There are 2 main themes that seem important for the progression and general design of OFBiz:
1. Easier administration of customer/public facing content, preferably through the browser or some other real-time remote server interaction (like webdav)
2. Design goals of the administrative user interfaces, ie generic and "complete" versus task/goal oriented (a good point brought up in this last message)
Thanks to Ean Scheussler for bringing up these issues on the OFBiz dev mailing list.
Some thoughts/comments on these, including why some things are the way they currently are in OFBiz or rather the intentions during the creation of these things:
1. This has come up a few times in the history of OFBiz, and in my opinion being able to modify certain parts of public and customer facing sites it's a great idea and one that a lot of people ask for. At one point we were in discussions with eInnovation in Cincinnati to integrate WSPublisher (now OpenEdit) into OFBiz, but they eventually pulled back and were flaky over the licensing so it never worked out...
The Content Management stuff was brought up in this context, and some effort has been put into moving it in this direction, but it is most certainly not finished and the tools that were meant to facilitate this application of the infrastructure was never really cleaned up for real use. What I'm referring to is the Layout editor in the Content Manager, and certainly not the raw Content and DataResource pages (which have a couple of design issues, and a couple of things are broken, but they generally work...).
This approach is very easy for small companies, or sites that are administered by a small group of people. For larger groups and more constraints things get hairy... Permissions for editing and viewing, revision management, trial and production deployments, etc, etc.
This is great for managing some content on a site, but in my opinion quite a bit of a pain for certain other things, especially things that are very dynamic. In general some things make very good sense to put in the database, but I hate having code in the database for the most part because it is so difficult to keep synchronized with other things, to edit and do global searches, etc. Of course, all of this can be done but now you don't have any of the common tools to use, you have develop your own for every single little thing...
2. There's no question that in general the administrative applications in OFBiz are VERY generic and are not helpful for guiding the user through specific tasks. Some things will guide you through small sets of steps, but for the most part people do seem to have a hard time getting used to where to find things or where to get started with specific tasks they need to do.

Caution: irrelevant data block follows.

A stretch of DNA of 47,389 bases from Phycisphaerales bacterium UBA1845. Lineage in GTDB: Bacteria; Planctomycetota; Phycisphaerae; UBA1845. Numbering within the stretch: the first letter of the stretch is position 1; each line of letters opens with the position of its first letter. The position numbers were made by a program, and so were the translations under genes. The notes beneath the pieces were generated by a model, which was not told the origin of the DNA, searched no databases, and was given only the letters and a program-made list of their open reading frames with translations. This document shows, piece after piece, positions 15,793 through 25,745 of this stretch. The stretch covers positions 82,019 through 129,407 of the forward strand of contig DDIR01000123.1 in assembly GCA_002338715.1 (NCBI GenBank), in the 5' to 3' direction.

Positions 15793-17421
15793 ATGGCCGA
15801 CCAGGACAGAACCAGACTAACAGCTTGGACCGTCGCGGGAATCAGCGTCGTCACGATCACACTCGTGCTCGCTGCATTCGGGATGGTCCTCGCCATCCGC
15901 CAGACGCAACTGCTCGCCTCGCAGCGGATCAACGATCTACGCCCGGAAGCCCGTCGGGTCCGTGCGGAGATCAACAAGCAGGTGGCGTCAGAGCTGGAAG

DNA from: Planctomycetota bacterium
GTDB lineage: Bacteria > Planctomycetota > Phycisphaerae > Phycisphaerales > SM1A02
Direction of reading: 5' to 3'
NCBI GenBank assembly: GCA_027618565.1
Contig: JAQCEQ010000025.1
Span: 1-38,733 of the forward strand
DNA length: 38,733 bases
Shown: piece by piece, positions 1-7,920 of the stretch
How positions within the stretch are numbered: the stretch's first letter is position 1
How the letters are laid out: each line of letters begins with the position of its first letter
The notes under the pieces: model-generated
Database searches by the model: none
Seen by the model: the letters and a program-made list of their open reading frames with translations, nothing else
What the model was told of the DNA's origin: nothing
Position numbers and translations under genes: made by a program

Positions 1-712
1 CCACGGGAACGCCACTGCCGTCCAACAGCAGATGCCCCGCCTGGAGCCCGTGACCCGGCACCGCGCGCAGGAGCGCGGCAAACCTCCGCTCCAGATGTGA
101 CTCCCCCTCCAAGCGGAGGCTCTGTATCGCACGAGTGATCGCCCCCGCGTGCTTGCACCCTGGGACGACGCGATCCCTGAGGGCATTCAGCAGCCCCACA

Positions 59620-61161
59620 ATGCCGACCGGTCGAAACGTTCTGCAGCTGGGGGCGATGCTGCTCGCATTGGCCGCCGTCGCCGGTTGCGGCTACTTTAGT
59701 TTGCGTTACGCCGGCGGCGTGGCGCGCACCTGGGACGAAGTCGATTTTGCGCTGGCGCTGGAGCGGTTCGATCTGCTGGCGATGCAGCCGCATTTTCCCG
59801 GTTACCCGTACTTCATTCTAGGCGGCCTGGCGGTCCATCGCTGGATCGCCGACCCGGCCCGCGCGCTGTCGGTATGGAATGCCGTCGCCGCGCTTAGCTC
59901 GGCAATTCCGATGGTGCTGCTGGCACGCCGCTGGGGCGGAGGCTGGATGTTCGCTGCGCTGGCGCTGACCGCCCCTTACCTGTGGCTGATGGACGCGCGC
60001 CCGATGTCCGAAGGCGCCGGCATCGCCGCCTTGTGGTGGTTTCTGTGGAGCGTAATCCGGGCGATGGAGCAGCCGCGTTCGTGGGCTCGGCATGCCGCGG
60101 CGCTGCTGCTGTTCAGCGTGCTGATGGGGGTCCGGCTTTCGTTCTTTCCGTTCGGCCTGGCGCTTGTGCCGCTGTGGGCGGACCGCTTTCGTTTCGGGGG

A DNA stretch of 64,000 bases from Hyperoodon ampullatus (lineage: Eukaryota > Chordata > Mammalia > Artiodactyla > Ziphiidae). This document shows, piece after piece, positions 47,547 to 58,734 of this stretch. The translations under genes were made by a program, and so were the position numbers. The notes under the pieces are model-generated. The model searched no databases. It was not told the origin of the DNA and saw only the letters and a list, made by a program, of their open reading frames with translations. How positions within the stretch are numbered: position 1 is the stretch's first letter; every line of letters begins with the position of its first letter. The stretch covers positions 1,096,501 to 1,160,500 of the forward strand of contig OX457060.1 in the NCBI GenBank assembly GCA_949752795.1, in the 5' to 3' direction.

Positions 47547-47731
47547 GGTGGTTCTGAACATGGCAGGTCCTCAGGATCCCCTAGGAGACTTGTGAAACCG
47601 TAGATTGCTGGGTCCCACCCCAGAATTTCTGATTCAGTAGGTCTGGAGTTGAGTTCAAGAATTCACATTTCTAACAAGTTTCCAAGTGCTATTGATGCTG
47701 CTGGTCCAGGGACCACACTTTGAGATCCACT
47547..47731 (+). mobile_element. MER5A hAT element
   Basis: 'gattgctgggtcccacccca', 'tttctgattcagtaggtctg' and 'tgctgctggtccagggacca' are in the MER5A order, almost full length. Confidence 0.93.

The problem with the approach of trying to define simple and limited user interfaces that are oriented to specific tasks is that (like Ean started hinting at)
1. they become highly redundant (ie lots of screens that deal with a specific entity like ProductFeatureAppl or WorkEffortRole, or even worse for the "top level" entities like Product, Party, and Content)
2. you end up with TONS of them in a project that is trying to be fairly universally applicable like OFBiz which means lots of work to develop and maintain, more confusion when trying to figure out not only how but WHAT to customize...
My thoughts on this right now are that we should keep the UI's fairly generic in OFBiz and to facilitate their use by writing role and task oriented documentation that in essence describes where to go and what to do when you want to accomplish certain tasks or goals.
That is the intention behind the design and organization of the "Application Overview for Users" document in the Undersun on-line documentation. And yes, we do charge for that because it is NOT necessary to use OFBiz but it does make it easier for various types of users to use, and we have a technical writer that is more or less dedicated to this. Actually, so far there has been so little money and so many complaints about a company that is not affiliated with OFBiz doing such a thing that I'm tempted to drop charging for it and just open it up. I don't for 2 reasons: 1. spite over the complaints, 2. there would be so much load on the server that we couldn't live with what we have now and would need another server (or 2).
Another thing related to this, and going right back in some cases to the commercial side of the world... is the idea of creating derivative works of OFBiz that basically amount to applications that ARE designed to be role and task oriented with user interfaces very customized to a certain way of doing things and for managing certain types of data. Creating these things basically amounts to creating forms with a lot of "ignored" fields, and stringing them together in wizard type things, plus creating special ways to view or visualize the data, which usually have links that represent starting points for tasks related to specific data.
This is a nice approach that makes things much easier for users. The "specialized" folder in OFBiz has some applications going in this direction that are really pretty good. This also opens up a huge world of commercial opportunity to create full-featured applications for specific types of businesses, or really full-featured solutions that can include support and other things that most companies need but can't do for themselves, and often can't afford in face of the large licensing fees required to acquire the access to the functionality they need.
Okay, now I'm blabbing on....